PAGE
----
How long can you survive without savings?

Sam Jackson

September 6, 2013

November 13, 2018

How long can you survive without savings?

Image by taxfix.co.uk

A recent survey has shown that 40 per cent of British people can survive for six months or more if they lost their jobs and had to rely on their savings. It also found that 40 per cent can only last for one month. So with the two ends of the spectrum making up the majority of British people, how long can you really survive?

Start saving early

The cold, hard truth of the matter is that if you don't save, you could find yourself in dire financial circumstances. While it can be difficult to save, it can also be a lifesaver later on. Unexpected expenses crop up and having that extra cash put aside can make the world of difference. Imagine if you haven't bothered to save anything and you suddenly have a problem with your car. It could cost you hundreds, or even thousands of pounds to get it fixed, leaving you in a difficult situation. With various other costs coming out of your account each month, you could find yourself struggling to pay your rent or your mortgage.Attempting to save anything is better than nothing. Even if you are only able to put away a little bit each month, it all adds up in the long run. The earlier you can start saving, the better in the long-term. While it might not sound like something you want to think about when you land your first proper job, saving when you're young can make for a very enjoyable retirement later on.

Budgeting

In order to calculate how much you can afford to save each month, you must examine your income against your monthly spend. Money Dashboard provides a money manager that's free to use and can calculate how much you spend each month, and how much of your income you can afford to save or invest. You'll also be able to see areas where you are overspending and can cut back for additional savings.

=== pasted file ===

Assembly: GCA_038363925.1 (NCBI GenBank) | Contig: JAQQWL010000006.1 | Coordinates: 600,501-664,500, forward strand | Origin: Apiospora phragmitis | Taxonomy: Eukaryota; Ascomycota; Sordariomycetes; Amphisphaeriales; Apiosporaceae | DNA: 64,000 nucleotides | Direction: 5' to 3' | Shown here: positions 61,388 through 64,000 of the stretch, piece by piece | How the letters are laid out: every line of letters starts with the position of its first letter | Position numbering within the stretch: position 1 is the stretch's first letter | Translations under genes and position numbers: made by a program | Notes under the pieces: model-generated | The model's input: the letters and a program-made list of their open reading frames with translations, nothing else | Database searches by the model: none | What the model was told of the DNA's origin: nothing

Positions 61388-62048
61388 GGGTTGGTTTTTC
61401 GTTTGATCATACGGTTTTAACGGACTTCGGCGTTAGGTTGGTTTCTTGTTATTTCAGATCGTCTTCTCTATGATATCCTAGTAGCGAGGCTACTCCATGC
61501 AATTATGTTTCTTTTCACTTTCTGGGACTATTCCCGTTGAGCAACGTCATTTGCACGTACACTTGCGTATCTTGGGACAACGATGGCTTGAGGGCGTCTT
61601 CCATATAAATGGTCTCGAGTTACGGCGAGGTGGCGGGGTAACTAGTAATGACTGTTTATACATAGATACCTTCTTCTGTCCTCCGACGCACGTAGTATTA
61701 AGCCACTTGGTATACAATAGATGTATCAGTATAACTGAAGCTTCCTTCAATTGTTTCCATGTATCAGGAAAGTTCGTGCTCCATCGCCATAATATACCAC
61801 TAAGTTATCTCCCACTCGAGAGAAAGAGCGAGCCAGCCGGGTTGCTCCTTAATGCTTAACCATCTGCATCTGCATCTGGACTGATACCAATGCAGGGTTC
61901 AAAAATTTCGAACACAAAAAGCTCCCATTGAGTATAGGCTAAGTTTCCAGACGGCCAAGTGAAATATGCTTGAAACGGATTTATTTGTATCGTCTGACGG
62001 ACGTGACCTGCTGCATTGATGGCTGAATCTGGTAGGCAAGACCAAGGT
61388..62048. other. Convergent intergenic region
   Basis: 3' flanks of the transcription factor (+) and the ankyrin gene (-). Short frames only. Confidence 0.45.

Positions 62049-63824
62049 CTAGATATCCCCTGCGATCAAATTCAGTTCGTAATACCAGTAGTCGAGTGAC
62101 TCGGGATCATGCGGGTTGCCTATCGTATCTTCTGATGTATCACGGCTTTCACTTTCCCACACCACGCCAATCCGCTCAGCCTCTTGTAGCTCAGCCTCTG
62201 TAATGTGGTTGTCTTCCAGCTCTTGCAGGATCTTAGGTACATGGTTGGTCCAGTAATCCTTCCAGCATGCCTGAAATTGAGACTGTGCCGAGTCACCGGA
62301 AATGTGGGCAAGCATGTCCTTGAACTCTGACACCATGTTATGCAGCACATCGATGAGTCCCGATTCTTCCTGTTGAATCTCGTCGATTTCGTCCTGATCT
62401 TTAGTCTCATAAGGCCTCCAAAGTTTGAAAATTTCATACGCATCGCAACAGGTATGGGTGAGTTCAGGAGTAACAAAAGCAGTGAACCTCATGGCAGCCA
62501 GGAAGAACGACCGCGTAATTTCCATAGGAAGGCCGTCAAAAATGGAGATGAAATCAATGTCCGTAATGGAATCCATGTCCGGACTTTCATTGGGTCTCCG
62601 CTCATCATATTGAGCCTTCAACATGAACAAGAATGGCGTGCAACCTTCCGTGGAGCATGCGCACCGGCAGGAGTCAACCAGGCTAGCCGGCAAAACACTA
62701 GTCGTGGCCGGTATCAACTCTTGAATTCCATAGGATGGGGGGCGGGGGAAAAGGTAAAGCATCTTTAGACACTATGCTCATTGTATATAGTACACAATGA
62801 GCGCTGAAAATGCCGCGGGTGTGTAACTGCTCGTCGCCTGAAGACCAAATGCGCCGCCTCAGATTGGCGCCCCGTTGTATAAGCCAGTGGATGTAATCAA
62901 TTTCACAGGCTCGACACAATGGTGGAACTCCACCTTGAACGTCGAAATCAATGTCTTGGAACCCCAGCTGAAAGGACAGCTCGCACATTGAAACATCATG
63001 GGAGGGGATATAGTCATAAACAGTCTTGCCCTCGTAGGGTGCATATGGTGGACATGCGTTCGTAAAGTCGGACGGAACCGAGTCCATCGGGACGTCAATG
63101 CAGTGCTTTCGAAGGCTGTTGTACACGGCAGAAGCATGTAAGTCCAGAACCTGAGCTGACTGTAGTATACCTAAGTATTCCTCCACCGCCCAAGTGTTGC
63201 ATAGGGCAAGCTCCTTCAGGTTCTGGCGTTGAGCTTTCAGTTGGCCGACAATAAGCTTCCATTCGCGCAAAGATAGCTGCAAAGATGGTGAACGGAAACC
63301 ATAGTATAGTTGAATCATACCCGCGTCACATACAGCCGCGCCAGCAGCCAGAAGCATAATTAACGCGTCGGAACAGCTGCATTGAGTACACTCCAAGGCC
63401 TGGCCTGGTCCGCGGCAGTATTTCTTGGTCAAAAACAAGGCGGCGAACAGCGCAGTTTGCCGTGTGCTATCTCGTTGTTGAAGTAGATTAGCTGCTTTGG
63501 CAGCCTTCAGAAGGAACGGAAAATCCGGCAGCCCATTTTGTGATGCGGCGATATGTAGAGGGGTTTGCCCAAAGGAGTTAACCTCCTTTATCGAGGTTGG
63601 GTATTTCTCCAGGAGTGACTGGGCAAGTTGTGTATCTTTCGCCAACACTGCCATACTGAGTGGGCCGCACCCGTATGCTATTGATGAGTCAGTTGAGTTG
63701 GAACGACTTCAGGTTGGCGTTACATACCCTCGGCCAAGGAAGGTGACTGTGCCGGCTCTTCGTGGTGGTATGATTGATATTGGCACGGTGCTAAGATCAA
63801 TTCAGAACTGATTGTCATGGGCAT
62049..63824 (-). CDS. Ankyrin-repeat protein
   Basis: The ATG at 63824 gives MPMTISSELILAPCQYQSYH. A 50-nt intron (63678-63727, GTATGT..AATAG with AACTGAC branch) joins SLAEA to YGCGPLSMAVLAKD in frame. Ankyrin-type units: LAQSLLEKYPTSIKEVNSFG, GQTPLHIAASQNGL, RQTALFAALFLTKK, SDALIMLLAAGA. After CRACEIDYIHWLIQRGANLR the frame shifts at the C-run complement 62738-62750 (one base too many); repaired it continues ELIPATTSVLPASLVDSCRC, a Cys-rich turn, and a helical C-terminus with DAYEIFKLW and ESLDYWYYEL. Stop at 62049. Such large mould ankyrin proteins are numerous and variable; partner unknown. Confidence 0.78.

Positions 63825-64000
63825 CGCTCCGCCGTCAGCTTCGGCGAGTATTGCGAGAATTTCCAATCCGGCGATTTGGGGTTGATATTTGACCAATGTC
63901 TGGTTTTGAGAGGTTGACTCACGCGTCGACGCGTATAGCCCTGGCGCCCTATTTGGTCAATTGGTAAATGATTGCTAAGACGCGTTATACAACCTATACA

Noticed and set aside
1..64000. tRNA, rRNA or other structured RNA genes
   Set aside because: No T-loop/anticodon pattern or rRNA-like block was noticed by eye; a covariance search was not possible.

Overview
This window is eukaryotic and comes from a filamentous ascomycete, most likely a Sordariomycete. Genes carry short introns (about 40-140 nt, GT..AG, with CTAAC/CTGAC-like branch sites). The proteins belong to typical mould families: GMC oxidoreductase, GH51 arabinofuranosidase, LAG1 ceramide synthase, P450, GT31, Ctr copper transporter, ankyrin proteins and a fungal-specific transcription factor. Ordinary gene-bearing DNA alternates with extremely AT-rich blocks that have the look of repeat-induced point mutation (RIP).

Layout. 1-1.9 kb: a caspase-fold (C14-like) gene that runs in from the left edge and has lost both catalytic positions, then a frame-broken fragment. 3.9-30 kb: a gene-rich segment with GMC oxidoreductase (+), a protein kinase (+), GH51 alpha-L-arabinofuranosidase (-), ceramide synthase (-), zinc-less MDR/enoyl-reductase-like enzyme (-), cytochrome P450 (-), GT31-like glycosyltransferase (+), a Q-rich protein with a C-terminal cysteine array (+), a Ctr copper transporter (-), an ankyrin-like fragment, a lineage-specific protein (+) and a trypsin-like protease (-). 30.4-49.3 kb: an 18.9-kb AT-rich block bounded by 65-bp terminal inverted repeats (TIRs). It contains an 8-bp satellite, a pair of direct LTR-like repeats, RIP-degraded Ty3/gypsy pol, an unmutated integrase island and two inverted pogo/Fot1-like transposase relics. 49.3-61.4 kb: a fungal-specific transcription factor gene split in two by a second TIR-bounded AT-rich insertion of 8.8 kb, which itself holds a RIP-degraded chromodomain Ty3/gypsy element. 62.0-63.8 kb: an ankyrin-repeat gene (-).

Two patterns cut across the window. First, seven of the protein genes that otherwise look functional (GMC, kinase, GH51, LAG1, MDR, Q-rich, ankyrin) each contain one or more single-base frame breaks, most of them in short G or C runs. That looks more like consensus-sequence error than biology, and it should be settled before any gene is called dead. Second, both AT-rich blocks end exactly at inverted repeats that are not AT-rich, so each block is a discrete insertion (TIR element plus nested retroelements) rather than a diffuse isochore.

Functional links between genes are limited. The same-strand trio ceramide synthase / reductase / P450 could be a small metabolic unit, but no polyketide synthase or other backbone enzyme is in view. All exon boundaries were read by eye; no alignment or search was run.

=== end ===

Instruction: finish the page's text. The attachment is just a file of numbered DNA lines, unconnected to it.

Invest wisely

If you have been able to save up some cash over the years, it might be worth considering various investments for it. If your money is just sitting in a regular bank account, it may not generate a huge amount of interest so you could consider a longer term savings account, or a stocks and shares ISA instead. If you decide to do this, you need to be aware that there may be restrictions on when you can get hold of your money. If you don't expect to need it any time soon, this is an effective way of saving money. It may be worth having some extra cash put in an instant access account though, to cover you for any unexpected emergencies.If you choose to invest in a stocks & shares ISA, there is potential for growth over the investment term. If you are happy to invest your money for the mid to long-term, these type of investments tend to have the biggest rewards when compared to shorter term investments. Paying into a pension is something else that you could consider. Your employer may offer a scheme which they pay into alongside your own contributions. The contributions might seem like an unnecessary pain while you are younger but when you come to retire, it will be a welcome relief to have some extra money coming in.About the Author: Lauren Sutton is brand journalist who writes on a variety of topics for UK businesses, including Foresters Friendly Society.

Sam Jackson

Money Dashboard

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